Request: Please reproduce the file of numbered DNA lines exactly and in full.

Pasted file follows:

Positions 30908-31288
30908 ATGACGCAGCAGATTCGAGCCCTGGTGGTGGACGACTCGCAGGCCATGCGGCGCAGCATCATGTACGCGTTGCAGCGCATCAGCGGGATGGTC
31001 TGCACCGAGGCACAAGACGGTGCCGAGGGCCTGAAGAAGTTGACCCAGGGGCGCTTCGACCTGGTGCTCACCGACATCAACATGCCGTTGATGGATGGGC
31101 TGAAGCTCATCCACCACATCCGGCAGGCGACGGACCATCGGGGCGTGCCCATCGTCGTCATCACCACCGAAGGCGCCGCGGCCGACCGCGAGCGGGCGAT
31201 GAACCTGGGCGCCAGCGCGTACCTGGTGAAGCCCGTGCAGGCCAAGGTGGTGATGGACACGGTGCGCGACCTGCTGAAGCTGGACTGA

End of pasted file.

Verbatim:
Positions 30908-31288
30908 ATGACGCAGCAGATTCGAGCCCTGGTGGTGGACGACTCGCAGGCCATGCGGCGCAGCATCATGTACGCGTTGCAGCGCATCAGCGGGATGGTC
31001 TGCACCGAGGCACAAGACGGTGCCGAGGGCCTGAAGAAGTTGACCCAGGGGCGCTTCGACCTGGTGCTCACCGACATCAACATGCCGTTGATGGATGGGC
31101 TGAAGCTCATCCACCACATCCGGCAGGCGACGGACCATCGGGGCGTGCCCATCGTCGTCATCACCACCGAAGGCGCCGCGGCCGACCGCGAGCGGGCGAT
31201 GAACCTGGGCGCCAGCGCGTACCTGGTGAAGCCCGTGCAGGCCAAGGTGGTGATGGACACGGTGCGCGACCTGCTGAAGCTGGACTGA